Surrey group fights crackdown on illegal suites, says housing space trumps parking woes
People fear Surrey bylaw's plan to hit Clayton Heights with $500-per-day fines will oust families
More than a thousand people have signed an online petition urging the city of Surrey not to crack down on secondary suites in the Clayton Heights neighbourhood — just to solve parking problems.
About 175 notices were sent out last month to homeowners, warning they will be fined $500 dollars a day starting in February if they have an illegal suite.
The group Clayton Homeowners for Equitable Community Planning says the move would displace families at a time when there is a critical shortage of rental housing in Surrey.
The group acknowledges a lack of street parking has been a problem in Clayton Heights for years but members say evicting families isn't the answer.
"Our petition is our way of gauging in the community people's interest in finding a way of resolving the parking issue in Clayton in such a way where people aren't ousted or evicted from their homes," said Richard Von Sychowski, who is a homeowner and landlord in the area.
"Our goal is to partner with the city."
The group hopes to address council in the near future.
Hundreds of people in the community have made parking complaints to the city over the years and many say illegal secondary suites are the biggest problem.
Carmen Mason — who heads up a community Facebook page — says illegal suites are also putting a strain on community services and contributing to overcrowded schools.
"Some landlords are renting out the tops, the bottoms and their coach homes," she said.
"Had the coach homes never been built, had the suites been built to spec and if they had just been able to have one suite, they would have on site parking and the schools would have been able to protect themselves."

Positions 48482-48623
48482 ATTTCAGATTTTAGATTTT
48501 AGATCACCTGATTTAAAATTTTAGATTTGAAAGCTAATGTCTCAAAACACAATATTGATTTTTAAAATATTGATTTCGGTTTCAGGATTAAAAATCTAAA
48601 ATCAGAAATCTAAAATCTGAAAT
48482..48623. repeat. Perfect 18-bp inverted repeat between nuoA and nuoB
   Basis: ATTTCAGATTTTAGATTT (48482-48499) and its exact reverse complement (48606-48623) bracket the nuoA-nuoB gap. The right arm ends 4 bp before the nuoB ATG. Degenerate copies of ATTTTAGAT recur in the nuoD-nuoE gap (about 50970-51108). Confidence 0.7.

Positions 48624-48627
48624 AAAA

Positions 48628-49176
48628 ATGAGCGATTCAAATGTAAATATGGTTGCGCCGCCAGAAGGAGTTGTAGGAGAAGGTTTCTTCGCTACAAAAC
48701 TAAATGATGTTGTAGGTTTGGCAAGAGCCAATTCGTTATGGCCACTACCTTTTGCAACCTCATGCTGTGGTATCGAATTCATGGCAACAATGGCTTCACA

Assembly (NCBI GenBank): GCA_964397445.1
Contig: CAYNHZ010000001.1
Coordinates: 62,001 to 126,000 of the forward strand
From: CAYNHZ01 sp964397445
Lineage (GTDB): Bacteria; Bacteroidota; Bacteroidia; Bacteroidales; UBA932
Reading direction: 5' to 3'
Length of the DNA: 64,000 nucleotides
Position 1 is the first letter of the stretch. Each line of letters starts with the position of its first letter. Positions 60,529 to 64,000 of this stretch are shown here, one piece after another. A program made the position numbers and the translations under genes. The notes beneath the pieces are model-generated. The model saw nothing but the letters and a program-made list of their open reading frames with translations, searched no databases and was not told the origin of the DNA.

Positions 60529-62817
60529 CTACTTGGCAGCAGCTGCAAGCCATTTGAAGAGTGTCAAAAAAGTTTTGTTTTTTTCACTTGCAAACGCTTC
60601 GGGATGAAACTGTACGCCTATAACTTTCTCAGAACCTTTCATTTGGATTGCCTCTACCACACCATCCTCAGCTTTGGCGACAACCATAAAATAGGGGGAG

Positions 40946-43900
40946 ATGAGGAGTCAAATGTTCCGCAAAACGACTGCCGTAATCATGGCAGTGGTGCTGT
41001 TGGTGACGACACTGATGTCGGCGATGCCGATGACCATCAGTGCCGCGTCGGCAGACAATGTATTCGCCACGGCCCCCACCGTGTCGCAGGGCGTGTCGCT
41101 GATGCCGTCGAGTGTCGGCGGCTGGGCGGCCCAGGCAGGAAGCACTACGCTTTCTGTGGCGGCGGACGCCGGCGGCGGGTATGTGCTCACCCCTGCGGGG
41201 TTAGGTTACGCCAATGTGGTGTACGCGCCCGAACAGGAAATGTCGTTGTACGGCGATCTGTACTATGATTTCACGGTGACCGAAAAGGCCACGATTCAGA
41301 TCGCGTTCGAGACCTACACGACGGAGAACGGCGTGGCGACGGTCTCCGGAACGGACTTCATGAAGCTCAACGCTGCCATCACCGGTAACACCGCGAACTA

Mason and Von Sychowski agree the parking issue would improve a great deal if people in the community used garages for their vehicles instead of storage.
The city launched an initiative in 2014 to encourage people to park in their garages but Von Sychowski says it's unclear if the program was successful.
"We don't see any type of data coming out of the city that would actually help quantify what those numbers are and how big of an impact on the problem it would have if there was some sort of initiative to move these cars off the street and into the garage," he said.
Von Sychowski would also like to see the city consider a permit parking system, similar to the one used in Vancouver's West End neighbourhood.
Mason says things need to improve right away because the current system isn't working.
"The tenants either have to leave or the landlords have to figure out how they're going to move forward with this," she said.
"The residents who bought their dreamhomes here, that have their children going to school here, they have to be protected as well."